I don't have many of them yet, in fact, the only one is a subset of my list of mental models, principles, and biases. I've built this on a couple of streets in the city I grew up in. I start the memory palace in the parking lot of my kindergarten. There, I see a bunch of people doing headstands.

Moonwalking with Einstein: The Art and Science of Remembering Everything (Hardcover)

It reminds me to attempt to invert the problem. On the sidewalk, I see a bunch of domino pieces falling. This prompts me to consider second-order and third-order thinking. I look over the fence, inside the kindergarten. There's a tall, blue tower and I see a monkey throwing carrots. That means I should think about what the incentives are in the problem at hand.

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  6. Do the incentives of the systems line up with those of the individuals? I keep walking and see a massive, exponentially shaped slide, thinking of compounding. Soon enough a black swan jumps out, causing me to think of Taleb's black swan. I see clocks on the pavement and I think of whether everyone is operating on the same time-scale, or if the disagreement is formed because some are thinking on a 1-month time-scale, and others on a 1-year time-scale? I see a barbell, think of antifragility.

    A plane, and think of survivorship bias. I have about 20 mental models and biases incorporated in this model so far. This may seem slow, but in fact, I'd be able to name all of the models in seconds.

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    It's extremely fast to run through this list. Adding new models is only getting easier, too. Remembering numbers and card games isn't particularly useful for me, but these are just easy-to-evaluate tests for a competition format to test how productive someone is with memory palaces. They don't do the techniques justice. As you use these techniques more and more, it becomes easier to form mental images to build palaces. I'm only a week in, and I'm already building small palaces for the books I'm reading and vocabulary I'm currently learning.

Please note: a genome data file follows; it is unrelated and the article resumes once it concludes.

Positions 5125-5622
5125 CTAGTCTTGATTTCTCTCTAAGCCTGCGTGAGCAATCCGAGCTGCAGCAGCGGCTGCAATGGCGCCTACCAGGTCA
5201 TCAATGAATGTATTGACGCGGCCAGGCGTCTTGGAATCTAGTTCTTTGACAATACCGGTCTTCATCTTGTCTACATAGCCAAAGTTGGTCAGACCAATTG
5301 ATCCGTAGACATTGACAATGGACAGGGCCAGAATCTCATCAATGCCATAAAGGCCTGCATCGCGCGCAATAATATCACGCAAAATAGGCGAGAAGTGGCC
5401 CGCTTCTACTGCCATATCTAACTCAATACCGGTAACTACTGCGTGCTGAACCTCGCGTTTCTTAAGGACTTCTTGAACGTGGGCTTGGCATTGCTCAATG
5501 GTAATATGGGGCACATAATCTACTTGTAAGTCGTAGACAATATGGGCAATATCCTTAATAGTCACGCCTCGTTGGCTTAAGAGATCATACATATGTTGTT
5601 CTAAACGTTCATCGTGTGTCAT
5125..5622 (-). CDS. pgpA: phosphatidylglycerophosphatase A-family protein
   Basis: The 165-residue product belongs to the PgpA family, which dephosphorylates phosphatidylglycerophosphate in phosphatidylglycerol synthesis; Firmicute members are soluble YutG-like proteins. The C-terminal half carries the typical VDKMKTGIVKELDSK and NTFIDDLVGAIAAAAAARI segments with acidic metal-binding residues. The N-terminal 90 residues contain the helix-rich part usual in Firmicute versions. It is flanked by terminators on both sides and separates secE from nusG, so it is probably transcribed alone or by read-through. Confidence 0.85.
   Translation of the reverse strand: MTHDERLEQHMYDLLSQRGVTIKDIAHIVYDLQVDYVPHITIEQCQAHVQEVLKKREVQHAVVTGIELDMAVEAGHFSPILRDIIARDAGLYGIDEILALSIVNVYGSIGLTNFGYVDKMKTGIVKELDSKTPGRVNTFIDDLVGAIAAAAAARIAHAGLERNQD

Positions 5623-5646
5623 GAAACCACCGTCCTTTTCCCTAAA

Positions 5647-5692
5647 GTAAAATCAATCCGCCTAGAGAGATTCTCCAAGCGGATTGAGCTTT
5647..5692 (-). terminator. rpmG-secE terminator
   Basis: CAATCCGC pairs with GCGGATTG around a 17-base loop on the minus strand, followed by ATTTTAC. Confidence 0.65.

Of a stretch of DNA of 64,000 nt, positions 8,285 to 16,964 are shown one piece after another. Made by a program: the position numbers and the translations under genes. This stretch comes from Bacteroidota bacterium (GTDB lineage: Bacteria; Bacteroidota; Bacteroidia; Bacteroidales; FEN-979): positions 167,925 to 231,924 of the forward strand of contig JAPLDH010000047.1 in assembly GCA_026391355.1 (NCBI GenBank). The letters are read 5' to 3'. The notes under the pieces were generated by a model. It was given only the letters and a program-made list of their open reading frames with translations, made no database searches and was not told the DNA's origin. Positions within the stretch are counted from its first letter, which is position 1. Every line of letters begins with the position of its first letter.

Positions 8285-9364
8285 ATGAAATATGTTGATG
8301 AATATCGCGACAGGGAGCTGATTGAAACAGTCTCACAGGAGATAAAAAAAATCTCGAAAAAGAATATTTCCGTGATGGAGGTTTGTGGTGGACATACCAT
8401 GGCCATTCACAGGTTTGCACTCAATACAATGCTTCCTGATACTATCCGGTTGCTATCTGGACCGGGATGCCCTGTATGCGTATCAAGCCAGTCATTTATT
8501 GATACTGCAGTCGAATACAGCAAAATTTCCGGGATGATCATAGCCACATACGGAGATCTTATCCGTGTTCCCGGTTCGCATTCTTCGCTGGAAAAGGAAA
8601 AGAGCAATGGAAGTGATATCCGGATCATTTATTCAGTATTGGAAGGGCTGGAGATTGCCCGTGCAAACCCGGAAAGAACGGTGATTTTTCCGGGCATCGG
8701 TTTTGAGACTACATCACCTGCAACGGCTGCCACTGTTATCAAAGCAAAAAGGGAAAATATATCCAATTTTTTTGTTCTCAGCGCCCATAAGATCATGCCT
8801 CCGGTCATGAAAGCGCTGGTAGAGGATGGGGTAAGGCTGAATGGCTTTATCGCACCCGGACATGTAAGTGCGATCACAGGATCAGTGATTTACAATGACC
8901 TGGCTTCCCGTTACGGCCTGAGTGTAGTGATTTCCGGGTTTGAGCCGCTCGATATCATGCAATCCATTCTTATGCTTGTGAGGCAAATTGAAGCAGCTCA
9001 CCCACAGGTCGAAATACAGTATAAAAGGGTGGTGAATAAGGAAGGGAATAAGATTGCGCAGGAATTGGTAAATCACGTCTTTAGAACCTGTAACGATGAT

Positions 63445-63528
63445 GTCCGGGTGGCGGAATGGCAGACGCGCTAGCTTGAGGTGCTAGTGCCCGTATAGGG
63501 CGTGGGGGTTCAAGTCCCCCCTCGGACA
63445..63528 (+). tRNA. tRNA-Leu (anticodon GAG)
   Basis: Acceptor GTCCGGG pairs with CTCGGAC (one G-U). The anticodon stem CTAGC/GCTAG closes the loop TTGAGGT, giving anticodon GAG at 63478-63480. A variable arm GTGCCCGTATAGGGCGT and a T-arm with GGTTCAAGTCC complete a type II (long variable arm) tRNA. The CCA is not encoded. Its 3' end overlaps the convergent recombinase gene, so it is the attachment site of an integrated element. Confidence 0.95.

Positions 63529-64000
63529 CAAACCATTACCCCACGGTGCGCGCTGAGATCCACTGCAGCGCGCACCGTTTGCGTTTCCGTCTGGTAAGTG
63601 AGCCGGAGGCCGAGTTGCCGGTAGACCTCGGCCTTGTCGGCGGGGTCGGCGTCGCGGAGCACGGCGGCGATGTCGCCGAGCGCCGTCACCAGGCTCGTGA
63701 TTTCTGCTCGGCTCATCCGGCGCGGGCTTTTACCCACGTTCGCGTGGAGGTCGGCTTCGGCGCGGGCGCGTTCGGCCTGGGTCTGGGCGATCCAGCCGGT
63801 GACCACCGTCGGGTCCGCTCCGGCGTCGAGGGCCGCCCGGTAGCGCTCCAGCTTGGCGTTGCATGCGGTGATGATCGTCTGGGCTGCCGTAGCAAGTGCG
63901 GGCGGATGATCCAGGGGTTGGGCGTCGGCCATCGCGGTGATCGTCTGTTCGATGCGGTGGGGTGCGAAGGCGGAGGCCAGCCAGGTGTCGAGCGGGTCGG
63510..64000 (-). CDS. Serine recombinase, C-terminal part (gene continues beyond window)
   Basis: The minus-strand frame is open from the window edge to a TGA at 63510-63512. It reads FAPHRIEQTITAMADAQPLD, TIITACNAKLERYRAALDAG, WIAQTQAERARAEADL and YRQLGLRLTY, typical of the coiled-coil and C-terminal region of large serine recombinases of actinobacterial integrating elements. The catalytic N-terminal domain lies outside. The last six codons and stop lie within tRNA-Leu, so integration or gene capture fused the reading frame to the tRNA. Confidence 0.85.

This makes it easy to go through it when you aren't reading the book. The brain is poor at lists and numbers unless packaged into visual, spatial and associations—for which the memory palace is a fantastic technique. If you think of building memories in terms of these strengths, it makes a dramatic difference.

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    I like the book because it has a compelling narrative. The problem with it is that it doesn't go deep enough into how to use memory day-to-day, despite my hypothesis that it is useful in day-to-day life. Adopting these techniques is hard work, don't read the book if you don't see any use for it. But if you do, this is a fantastic place to start. Something I found incredibly surprising is that we used to be much better at remembering than we are now.

    In ancient greece, they had perfected these techniques to remember. Before the printing press, getting your hand on a book was rare. When you did, you made sure to memorize as much of it as possible.

    With Gutenberg, we had the first wave of suppressing the importance of memory. The second wave came with smartphones and the Internet, where everything seems to be just seconds away.

    I certainly agree that this changes things in terms of what we need to remember, but I feel that strategically applying these techniques would yield great results. I look forward to see if I'm still using them months and years from now. View all 3 comments. Mar 24, Elyse Walters rated it really liked it. I'm an expert mnemonicist now! Ha ha. This book is a fast read..